Explore the consequences of Hanna and Brionys pivitol actions on a range of other characters in The Reader and Atonement

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Explore the consequences of Hanna and Briony’s pivitol actions on a range of other characters in ‘The Reader’ and ‘Atonement’

‘The Reader’ and ‘Atonement’ are novels written retrospectively with World War Two being a motif in both, despite both authors existing during the 21st Century. This allows us to consider the actions and consequences of the protagonists, and the ways in which they would have been perceived in the 1940’s in comparison to the contemporary. ‘The Reader’ is a German novel written by Bernhard Schlink translated into English. It follows a generally linear, sequential narrative, enabling us to follow the omniscient narrator on a journey through his life, however, flashbacks and after thoughts is often used as a form of rising action allowing us to consider the changing perceptions towards an action.  

Dissimilarly, McEwan initiates modernism in ‘Atonement’ by challenging the typical linear context by using more than one narrative voice, skewing the viewpoint. The structure is deceptive as it includes a meta-narrative in the form of the epilogue and our discovery of Briony as the ultimate narrator causes us to re-evaluate what we have read.

There are two pivotal actions at the centre of ‘Atonement’; the attack on Lola, and Briony’s act of bearing false witness; accusing Robbie of the crime. Only the second is of interest as the rape is a shadowy event, deliberately never clearly investigated, as to not expose the true assailant. This provides the ambiguity needed to read the novel with a profound sense of doubt. In ‘The Reader’, the pivotal action is Hanna’s decision to become an SS guard in order to conceal her illiteracy. This is discovered by Michael many years later during her trial.

The imprisonment of Hanna and Robbie is one of the most significant consequences of the pivotal actions outlined above. However the major difference in both novels occurs in accountability. In ‘The Reader’, Hanna is imprisoned for having seized command and allowing 300  under ostensible ‘protection’ to die in a fire locked in a church. Despite her involvement which Hanna admits to, she is unfairly accused of writing the report of the fire, and in her refusal to admit her illiteracy, she does not only let the bulk of the crime be pinned on her, but lets those with a greater share of responsibility escape full accountability; raising the question of if she has become a convenient scapegoat. Because of her association, she is still somewhat culpable and therefore, the extent of injustice cannot be compared to that of Robbie’s. Undeniably, imprisonment is still a significant loss of her freedom. The setting of the prison is symbolic as the level of detail omitted is significantly less evocative than previous descriptions, as in part one. In doing so, Schlink is able to demonstrate the desolate living conditions Hanna endured, and the fact she ‘didn’t pack’ any of her items away before her death is intentional as the very few items occupying her cell can be highlighted. Another interpretation of this however may be that Michael has tried to block out the painful memory of visiting her cell which is why the depiction remains fragmentary.  Schlink may also be trying to create a sense of pathos as we recognise the cell is where Hanna unjustly spent the majority of her life, and the poems and pictures of nature she created; indicative of happiness and freedom are harshly distinguished with the heart-rending, blunt reality of the setting where ‘glass bricks replaced window glass.’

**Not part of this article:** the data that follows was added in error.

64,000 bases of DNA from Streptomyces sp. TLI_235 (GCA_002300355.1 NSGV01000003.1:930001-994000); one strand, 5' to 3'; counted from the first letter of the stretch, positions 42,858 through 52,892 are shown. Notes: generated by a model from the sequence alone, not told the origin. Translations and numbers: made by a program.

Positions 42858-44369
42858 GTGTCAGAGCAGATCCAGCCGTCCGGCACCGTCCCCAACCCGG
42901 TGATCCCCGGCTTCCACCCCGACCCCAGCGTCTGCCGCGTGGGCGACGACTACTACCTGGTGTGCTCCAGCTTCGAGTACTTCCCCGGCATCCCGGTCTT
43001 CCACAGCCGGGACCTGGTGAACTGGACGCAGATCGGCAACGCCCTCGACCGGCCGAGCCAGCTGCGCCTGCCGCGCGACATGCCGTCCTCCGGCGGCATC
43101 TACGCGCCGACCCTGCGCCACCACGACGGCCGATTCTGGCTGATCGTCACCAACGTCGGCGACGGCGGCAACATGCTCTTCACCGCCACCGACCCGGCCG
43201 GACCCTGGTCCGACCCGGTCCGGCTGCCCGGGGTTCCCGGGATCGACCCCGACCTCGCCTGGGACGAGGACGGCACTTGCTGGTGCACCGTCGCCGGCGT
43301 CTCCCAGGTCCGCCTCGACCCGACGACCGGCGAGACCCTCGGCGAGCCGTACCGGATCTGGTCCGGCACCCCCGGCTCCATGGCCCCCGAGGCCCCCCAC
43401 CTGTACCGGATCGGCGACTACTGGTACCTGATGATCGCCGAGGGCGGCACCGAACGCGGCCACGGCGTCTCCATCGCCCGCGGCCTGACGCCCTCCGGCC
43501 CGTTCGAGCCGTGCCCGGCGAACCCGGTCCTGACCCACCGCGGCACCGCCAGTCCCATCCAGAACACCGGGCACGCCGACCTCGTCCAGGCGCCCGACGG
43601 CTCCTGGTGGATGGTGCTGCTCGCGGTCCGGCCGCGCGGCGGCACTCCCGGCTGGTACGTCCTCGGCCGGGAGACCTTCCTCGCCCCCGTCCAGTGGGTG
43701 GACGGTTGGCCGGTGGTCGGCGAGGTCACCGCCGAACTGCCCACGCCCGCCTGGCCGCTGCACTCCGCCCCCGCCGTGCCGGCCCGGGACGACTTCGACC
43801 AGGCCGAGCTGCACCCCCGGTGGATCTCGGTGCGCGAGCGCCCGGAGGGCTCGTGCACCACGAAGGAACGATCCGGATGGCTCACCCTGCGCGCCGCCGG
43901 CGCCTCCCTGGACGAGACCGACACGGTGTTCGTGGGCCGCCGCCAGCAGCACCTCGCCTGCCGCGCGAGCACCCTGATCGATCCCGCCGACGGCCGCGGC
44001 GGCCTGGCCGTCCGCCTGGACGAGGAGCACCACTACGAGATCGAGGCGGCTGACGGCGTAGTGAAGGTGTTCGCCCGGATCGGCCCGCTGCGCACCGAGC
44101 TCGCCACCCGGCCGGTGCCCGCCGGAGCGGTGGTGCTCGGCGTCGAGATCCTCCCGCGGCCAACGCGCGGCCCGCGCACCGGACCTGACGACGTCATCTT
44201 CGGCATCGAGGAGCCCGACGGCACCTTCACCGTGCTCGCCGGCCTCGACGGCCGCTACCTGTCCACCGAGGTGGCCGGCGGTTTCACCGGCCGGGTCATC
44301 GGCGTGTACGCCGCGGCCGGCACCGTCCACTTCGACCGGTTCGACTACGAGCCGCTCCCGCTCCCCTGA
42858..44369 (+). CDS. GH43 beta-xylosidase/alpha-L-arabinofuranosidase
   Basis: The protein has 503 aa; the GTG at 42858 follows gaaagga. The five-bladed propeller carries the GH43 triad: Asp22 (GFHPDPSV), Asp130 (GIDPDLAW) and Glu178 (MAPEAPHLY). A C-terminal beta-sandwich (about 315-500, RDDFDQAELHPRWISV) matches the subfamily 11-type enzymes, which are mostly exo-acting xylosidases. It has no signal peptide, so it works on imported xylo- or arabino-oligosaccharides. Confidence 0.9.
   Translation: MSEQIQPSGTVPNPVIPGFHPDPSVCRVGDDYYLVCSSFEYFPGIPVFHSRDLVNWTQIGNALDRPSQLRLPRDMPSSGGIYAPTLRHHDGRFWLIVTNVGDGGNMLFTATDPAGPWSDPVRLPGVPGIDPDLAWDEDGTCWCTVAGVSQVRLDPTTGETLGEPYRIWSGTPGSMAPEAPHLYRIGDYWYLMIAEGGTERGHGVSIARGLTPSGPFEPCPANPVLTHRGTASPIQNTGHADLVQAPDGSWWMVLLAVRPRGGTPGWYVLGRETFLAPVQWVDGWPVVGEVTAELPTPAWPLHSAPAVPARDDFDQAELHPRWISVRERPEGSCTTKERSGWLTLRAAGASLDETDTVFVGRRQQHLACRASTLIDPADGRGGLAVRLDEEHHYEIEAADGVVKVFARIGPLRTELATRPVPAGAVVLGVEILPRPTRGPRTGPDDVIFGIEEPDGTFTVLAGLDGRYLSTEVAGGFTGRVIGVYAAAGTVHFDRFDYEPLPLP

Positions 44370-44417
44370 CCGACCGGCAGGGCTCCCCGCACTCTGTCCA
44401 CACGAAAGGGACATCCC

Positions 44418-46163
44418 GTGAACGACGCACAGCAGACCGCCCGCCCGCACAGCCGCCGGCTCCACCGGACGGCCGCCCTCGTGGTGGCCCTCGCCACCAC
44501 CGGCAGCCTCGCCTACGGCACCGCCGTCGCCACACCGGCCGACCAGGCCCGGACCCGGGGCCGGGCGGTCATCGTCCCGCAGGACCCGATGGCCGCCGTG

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In ‘Atonement’, Robbie is imprisoned for a crime he did not commit, and in Part two, we follow his stream of consciousness narrative, now a soldier in war-torn France 5 years after the accusation. McEwan limits Robbie’s account of jail, as war is a key motif in Atonement, and is therefore focused on more heavily. Ironically, Robbie has managed to escape an extended time in prison by joining the war effort. However even while Robbie is a soldier, there are flashbacks of his time spent inside, which is a clear demonstration of the long lasting, damaging effects it has had ...

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